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Concussion Research

Here at HSS we are working on several research studies to help better understand, diagnose and treat concussions.

Current Clinical Trials

Advanced MRI Applications for Mild Traumatic Brain Injury (phase 2)
IRB # 15038

This feasibility study, sponsored by General Electric Healthcare (GEHC), is being conducted to determine potential associations between a broad range of clinical neurological assessments, as well as MR images and data in patients with and without mild Traumatic Brain Injury (mTBI).

Comprehensive characterization of mTBI pathophysiology using modern technologies can provide precise information on brain injury magnitude and location. Unlike computed tomography (CT) systems, which are less costly but have limited usefulness in mTBI due to relatively low sensitivity to diffuse brain damage, magnetic resonance imaging (MRI) can detect characteristics of regional brain abnormalities necessary for diagnostic and prognostic decision-making. Significant scientific advancements, however, will be required before MRI can provide extensive and reliable data required to diagnose and predict progression of mTBI. This study may help us to design better MRI examinations for future patients with head injury.

This study involves new investigational software sequences that are being developed to improve the way imaging is used to examine head injury. Patients who enroll will receive prompt medical care and an MRI examination. Subjects’ participation involves a total of 3 or 4 study visits, depending on when they enroll. The encounter windows are as follows: E1 must occur within 72 hours, E2 must occur within 5-9 days, E3 must occur within 12 to 16 days, E4 must occur within 83 to 97 days.

Each visit includes a meeting with Dr. Shetty that is approximately 80 minutes and a subsequent MRI that lasts approximately 60 minutes. Participants are paid $100 USD per visit and are reimbursed for reasonable travel expenses with the submission of receipts.

Barriers to Recovery in Post Concussive Syndrome
IRB #12139

This study attempts to determine factors which influence recovery from a concussion and to investigate the correlation between duration and quality of prescribed rest and recovery time. Concussion is a complex pathophysiologic process induced by traumatic biomechanical forces which then cause a disturbance of brain function. The prescribed treatment for a concussion is physical and cognitive rest. Both physicians and patients struggle with defining the prescription of "rest" and also understanding the consequences of compliance with this prescription.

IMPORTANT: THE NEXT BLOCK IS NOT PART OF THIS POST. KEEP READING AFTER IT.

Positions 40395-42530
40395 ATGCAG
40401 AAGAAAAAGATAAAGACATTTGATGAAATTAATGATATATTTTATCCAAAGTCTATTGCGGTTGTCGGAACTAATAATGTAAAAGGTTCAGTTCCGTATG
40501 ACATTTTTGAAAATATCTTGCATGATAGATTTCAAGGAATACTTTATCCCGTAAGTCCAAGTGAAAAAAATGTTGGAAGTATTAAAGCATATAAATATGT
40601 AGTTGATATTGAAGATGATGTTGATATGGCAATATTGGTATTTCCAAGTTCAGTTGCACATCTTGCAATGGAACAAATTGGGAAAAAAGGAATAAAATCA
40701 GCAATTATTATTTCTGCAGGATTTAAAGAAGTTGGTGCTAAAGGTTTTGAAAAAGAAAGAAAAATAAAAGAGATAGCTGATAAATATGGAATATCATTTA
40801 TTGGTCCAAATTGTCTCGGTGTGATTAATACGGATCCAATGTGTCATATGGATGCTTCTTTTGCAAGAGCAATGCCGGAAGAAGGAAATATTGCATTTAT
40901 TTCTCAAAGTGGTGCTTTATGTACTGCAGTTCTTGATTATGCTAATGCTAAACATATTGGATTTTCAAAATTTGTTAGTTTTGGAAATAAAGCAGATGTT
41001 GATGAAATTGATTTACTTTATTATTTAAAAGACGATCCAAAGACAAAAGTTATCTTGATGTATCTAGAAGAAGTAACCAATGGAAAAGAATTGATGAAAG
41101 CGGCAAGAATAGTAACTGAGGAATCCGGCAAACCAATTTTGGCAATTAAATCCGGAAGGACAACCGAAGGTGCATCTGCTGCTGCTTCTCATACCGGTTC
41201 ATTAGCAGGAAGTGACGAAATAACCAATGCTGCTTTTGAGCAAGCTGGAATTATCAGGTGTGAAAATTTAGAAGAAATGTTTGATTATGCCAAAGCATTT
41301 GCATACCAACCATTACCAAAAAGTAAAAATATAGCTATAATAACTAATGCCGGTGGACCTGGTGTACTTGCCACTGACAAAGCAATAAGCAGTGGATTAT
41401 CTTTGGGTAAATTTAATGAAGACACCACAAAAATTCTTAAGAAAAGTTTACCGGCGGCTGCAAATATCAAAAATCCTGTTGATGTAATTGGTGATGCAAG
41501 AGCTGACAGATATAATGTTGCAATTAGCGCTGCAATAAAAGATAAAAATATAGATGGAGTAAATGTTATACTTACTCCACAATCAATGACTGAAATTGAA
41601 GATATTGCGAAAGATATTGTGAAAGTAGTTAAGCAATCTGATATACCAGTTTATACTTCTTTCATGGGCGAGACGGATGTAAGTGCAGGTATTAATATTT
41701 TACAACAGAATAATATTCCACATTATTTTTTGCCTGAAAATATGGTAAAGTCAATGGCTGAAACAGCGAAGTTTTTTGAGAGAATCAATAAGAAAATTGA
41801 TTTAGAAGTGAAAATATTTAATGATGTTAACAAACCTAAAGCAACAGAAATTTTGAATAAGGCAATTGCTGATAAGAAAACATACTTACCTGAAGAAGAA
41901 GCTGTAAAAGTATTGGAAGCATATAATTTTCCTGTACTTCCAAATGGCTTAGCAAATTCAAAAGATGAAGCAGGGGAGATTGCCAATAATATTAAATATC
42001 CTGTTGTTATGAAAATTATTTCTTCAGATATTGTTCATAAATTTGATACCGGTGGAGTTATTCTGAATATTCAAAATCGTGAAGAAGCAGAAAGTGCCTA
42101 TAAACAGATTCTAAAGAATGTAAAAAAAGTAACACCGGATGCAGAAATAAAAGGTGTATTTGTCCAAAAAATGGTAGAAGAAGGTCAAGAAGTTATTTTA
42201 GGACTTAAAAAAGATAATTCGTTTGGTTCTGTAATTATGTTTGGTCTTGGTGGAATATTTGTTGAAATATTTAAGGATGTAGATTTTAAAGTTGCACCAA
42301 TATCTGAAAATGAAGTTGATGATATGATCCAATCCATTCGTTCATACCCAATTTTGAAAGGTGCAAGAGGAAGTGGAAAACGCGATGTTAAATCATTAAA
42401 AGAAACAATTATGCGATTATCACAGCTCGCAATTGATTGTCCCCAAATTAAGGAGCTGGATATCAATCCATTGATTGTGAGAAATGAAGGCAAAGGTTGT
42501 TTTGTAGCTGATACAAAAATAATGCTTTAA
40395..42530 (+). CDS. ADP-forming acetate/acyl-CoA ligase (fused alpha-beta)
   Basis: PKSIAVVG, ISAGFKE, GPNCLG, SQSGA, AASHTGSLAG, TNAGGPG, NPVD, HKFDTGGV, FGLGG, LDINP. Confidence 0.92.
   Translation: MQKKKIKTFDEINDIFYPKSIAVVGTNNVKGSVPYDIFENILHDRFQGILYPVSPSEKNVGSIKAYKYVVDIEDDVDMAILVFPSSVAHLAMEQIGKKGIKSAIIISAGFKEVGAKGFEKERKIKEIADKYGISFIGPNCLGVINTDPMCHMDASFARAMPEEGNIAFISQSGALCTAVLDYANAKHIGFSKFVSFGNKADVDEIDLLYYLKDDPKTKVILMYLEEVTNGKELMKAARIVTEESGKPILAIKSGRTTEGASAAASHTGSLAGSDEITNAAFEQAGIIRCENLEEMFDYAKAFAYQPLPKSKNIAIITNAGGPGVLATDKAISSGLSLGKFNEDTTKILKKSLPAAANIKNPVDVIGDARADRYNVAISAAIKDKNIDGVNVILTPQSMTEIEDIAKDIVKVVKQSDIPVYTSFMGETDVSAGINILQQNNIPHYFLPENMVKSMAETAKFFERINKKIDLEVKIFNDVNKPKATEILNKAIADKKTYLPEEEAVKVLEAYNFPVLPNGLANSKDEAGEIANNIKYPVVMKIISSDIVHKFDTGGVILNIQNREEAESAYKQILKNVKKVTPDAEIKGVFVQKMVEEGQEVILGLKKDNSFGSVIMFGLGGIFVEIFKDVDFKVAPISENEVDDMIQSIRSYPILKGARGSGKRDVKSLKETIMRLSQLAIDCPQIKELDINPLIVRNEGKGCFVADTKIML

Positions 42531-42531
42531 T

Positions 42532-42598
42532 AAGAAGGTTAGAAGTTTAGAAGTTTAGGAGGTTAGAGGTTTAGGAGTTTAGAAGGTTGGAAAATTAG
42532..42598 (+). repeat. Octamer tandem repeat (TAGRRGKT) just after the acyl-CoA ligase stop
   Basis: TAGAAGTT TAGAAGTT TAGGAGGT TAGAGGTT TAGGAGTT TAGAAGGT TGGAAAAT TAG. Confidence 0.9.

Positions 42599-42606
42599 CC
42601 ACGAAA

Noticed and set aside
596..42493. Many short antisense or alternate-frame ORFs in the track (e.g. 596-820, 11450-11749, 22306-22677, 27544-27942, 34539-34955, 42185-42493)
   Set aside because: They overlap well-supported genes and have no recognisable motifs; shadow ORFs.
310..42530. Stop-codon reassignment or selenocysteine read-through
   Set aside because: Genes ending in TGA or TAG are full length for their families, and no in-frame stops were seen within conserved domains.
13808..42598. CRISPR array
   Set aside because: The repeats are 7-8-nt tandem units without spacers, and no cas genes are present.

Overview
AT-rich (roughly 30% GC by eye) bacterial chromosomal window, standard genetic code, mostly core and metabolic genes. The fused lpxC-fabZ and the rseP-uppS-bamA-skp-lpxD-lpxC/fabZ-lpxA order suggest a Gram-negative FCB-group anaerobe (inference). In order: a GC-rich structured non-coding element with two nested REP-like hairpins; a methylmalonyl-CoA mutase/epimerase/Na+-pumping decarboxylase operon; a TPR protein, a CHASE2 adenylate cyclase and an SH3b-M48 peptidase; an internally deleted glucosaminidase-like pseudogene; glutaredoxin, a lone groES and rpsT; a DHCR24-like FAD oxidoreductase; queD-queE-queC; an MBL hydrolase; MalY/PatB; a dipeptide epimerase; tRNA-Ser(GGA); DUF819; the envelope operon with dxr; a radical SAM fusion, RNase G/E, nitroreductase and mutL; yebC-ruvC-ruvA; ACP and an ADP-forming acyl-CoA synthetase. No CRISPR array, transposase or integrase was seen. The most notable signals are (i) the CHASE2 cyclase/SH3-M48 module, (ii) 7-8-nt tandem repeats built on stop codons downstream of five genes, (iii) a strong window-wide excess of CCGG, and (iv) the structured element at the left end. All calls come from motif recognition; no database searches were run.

Any patient between the ages 10 and 50 years that schedules an appointment for a concussion is asked to complete a questionnaire regarding their activity during their recovery period. This study does not have a sponsor and participants are not paid for completing the questionnaire.

Detection of Biomarkers of Mild, Moderate and Severe Traumatic Brain Injury
IRB #2016133

Currently, no definitive blood biomarker exists to determine diagnosis or prognosis of a concussion. Because the diagnosis of a concussion currently relies on a subjective symptom assessment, many neurologists and companies are searching for a blood biomarker that may be used as an objective diagnostic tool. Dr. Shetty is heavily involved in this search. She is currently working as the principal investigator for multiple blood biomarker studies, including one sponsored by Chembio Diagnostics and Perseus Proteomics. This study may have tremendous clinical implications, as a definitive blood test used for diagnosis or to determine recovery could greatly improve concussion care.

This study takes place at one time point within 15 days of the head injury. One vial of blood is taken in order to perform the blood biomarker tests. Neurological assessments are also administered to determine a patient’s cognition, balance, and memory. Participants are paid $100 USD for this visit and are reimbursed for reasonable travel expenses with the submission of receipts.

Control Patients

Non-concussion patients interested in participating as study controls are incredibly helpful to the advancement of our studies.

Control patients can come in for their baseline visit at any time. There are four visits, but only the first and final are required. E2 would take place 5-9 days after baseline. E3 visit would be 12-16 days after baseline. The final visit would be 83-97 days after baseline (E4).

For more information about current research projects contact:
Taylor Cogsil
Phone: 646-714-6278
Email: CogsilT@hss.edu